Two students of color studying together on a grassy hill on a university campus.
Image credit: Keira Burton on Pexels

For Earl Martin Phalen, a crucial part of leadership is giving back and paying it forward to those coming behind him. Placed into foster care after being born to a single mother, Phalen came into this world at a time when a front-page article in the Boston Globe claimed that 70 percent of Black boys in the Massachusetts foster care system would end up in prison by the time they were 21.

Phalen, however, beat these odds. With the support of people like his social worker and adoptive parents, he went on to attend Harvard University and law school at Yale University. Now, as the president and CEO of Great Jobs KC—a Kansas City nonprofit that provides resources for students and adults to attend college or receive employment training—Phalen helps others beat the odds as well.

“A scholar is somebody who uses their intellectual ability, who taps into their brain power…and that’s not how many people think of our kids.”

As he reflects on how his background inspires him to do the work at Great Jobs KC, Phalen remembers one Sunday night when he was a student at Yale. A former high school athlete, Phalen wanted to go play basketball that night. When he mentioned it to his friends, they looked at him strangely and reminded him that they needed to go study.

This seemingly mundane interaction helped shape Phalen’s understanding that he should apply the same to any of his goals. Just as he would practice for hours to become a skilled athlete, he should study for hours to become a scholar. Through his work today, he teaches youth, many of whom are often overlooked because they come from underresourced communities, that they can also be scholars.

“A scholar is somebody who uses their intellectual ability, who taps into their brain power, who has a thirst for knowledge and a thirst for information, who is a critical thinker—and that’s not how many people think of our kids,” Phalen said in an interview with NPQ.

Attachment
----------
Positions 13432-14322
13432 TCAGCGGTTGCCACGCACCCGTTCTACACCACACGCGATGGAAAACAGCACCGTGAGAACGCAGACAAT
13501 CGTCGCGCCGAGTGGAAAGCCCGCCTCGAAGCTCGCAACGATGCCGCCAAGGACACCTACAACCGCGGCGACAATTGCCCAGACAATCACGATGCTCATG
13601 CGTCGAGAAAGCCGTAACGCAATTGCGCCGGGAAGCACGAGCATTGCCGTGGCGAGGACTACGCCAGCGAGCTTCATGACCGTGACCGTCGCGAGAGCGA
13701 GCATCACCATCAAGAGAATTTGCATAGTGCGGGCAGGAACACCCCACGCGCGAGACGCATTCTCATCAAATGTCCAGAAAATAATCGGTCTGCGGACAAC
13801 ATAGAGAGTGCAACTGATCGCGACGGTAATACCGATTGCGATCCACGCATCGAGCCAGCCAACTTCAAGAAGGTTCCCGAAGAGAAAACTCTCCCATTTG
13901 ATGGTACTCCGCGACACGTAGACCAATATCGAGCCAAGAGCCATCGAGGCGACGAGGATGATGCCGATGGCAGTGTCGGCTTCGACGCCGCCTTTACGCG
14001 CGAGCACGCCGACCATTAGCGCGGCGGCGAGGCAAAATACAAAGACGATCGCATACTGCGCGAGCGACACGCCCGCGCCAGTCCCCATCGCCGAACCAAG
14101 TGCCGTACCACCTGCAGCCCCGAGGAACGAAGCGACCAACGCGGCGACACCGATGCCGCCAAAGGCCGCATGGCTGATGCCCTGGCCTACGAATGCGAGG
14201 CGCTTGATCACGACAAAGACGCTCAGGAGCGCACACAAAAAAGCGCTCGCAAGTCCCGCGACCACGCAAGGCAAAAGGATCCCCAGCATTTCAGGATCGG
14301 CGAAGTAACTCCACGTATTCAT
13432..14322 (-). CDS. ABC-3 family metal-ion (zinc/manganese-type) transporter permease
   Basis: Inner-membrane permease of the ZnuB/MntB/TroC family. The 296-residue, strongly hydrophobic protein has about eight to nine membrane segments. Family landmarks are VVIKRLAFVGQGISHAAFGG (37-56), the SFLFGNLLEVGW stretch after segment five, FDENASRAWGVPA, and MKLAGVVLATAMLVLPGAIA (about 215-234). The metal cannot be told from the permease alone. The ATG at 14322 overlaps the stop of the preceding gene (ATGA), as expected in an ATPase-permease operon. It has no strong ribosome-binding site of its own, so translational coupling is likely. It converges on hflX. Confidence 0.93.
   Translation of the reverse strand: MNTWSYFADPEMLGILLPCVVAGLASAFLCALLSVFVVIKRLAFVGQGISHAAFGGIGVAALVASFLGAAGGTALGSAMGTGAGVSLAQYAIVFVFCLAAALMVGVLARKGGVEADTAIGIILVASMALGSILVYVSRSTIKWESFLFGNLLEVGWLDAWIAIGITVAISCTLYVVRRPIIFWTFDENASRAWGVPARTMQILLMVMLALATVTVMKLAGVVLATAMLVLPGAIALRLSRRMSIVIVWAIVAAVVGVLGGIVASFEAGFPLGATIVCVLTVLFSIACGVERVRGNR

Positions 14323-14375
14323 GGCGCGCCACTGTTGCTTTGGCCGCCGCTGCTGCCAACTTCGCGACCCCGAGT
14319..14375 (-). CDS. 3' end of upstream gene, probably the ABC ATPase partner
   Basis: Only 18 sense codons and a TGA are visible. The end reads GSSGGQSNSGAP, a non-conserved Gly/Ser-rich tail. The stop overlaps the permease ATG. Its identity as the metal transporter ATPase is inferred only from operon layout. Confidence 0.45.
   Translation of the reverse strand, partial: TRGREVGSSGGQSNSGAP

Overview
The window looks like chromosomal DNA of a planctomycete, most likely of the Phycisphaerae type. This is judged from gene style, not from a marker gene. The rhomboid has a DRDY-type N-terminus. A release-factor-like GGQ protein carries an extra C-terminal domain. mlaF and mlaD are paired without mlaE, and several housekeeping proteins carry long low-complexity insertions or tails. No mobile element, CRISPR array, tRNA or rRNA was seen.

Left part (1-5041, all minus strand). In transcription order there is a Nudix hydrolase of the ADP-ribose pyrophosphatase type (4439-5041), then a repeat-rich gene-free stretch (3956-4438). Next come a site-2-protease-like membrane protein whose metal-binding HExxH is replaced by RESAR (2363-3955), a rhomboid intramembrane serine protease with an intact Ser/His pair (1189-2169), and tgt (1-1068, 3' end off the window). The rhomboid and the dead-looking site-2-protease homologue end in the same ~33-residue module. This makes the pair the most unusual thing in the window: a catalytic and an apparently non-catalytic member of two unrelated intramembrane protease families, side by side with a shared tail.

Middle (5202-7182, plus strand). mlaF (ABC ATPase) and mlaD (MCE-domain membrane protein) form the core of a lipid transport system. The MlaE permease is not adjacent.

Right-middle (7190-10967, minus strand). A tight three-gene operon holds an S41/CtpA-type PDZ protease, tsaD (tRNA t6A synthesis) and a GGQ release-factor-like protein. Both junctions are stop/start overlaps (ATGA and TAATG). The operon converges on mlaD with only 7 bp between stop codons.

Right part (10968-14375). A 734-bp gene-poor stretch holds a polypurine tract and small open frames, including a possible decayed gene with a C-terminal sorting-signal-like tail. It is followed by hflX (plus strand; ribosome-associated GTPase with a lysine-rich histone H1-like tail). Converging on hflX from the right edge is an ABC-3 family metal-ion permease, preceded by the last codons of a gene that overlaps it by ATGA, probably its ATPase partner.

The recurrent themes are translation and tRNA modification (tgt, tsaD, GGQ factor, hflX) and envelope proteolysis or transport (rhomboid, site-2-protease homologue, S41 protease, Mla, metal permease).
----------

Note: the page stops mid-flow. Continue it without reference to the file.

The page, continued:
Phalen intentionally refers to students as scholars because he wants them to understand that that is what they can be. Often, he notes, students don’t believe that they are smart, so they might try less in school. Great Jobs KC helps students combat this narrative and understand that they can reach their full potential.

In Support of Scholars

Through its scholarship program—KC Scholars—Great Jobs KC has awarded nearly 10,000 scholarships since it was first founded in 2016. The program includes a 9th grade College Savings scholarship, where students in their first year of high school receive a one-to-one match of funds of up to $1,400 to use toward college. The Traditional scholarship is granted to eligible 11th grade students, providing up to $50,000 paid directly to the student’s college for up to six years. Then, there is the Adult Learner Scholarship for those who seek to complete or begin a bachelor’s degree. These scholarships are also paid directly to the college for up to six years.

Schools like Harvard and Yale have billions of dollars in their endowments but still charge high fees for tuition and room and board.